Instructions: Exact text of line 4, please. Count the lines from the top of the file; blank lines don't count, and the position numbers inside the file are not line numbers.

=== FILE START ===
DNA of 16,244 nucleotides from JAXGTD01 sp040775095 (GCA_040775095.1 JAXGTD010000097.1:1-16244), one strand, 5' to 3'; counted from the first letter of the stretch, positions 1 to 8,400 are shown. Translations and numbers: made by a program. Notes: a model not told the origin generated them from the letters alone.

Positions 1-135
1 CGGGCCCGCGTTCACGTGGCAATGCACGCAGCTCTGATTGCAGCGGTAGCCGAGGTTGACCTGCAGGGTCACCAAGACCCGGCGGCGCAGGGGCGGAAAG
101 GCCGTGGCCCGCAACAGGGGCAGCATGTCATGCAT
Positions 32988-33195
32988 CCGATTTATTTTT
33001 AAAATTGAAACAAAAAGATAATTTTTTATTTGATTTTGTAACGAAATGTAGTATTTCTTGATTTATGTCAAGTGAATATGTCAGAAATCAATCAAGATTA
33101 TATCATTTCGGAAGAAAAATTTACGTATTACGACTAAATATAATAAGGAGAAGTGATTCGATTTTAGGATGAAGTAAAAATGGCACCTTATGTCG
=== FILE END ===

101 GCCGTGGCCCGCAACAGGGGCAGCATGTCATGCAT